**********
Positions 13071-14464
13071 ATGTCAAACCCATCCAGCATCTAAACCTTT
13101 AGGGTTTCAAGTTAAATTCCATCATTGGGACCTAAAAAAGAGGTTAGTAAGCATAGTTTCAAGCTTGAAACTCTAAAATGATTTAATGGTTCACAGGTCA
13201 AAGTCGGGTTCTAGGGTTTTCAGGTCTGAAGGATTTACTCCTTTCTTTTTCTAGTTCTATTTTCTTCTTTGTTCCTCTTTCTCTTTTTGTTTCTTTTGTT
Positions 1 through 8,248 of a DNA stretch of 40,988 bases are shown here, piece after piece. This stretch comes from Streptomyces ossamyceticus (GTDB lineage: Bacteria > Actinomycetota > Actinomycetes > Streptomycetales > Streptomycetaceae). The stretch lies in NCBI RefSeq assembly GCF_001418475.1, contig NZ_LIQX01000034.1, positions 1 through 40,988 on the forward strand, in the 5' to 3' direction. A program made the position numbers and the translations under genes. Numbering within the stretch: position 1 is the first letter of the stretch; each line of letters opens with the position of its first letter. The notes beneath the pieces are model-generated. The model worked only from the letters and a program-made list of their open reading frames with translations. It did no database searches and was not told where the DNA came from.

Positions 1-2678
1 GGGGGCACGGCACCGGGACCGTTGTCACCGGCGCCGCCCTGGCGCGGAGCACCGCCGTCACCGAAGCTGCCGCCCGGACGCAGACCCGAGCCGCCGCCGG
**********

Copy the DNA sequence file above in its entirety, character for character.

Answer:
Positions 13071-14464
13071 ATGTCAAACCCATCCAGCATCTAAACCTTT
13101 AGGGTTTCAAGTTAAATTCCATCATTGGGACCTAAAAAAGAGGTTAGTAAGCATAGTTTCAAGCTTGAAACTCTAAAATGATTTAATGGTTCACAGGTCA
13201 AAGTCGGGTTCTAGGGTTTTCAGGTCTGAAGGATTTACTCCTTTCTTTTTCTAGTTCTATTTTCTTCTTTGTTCCTCTTTCTCTTTTTGTTTCTTTTGTT
Positions 1 through 8,248 of a DNA stretch of 40,988 bases are shown here, piece after piece. This stretch comes from Streptomyces ossamyceticus (GTDB lineage: Bacteria > Actinomycetota > Actinomycetes > Streptomycetales > Streptomycetaceae). The stretch lies in NCBI RefSeq assembly GCF_001418475.1, contig NZ_LIQX01000034.1, positions 1 through 40,988 on the forward strand, in the 5' to 3' direction. A program made the position numbers and the translations under genes. Numbering within the stretch: position 1 is the first letter of the stretch; each line of letters opens with the position of its first letter. The notes beneath the pieces are model-generated. The model worked only from the letters and a program-made list of their open reading frames with translations. It did no database searches and was not told where the DNA came from.

Positions 1-2678
1 GGGGGCACGGCACCGGGACCGTTGTCACCGGCGCCGCCCTGGCGCGGAGCACCGCCGTCACCGAAGCTGCCGCCCGGACGCAGACCCGAGCCGCCGCCGG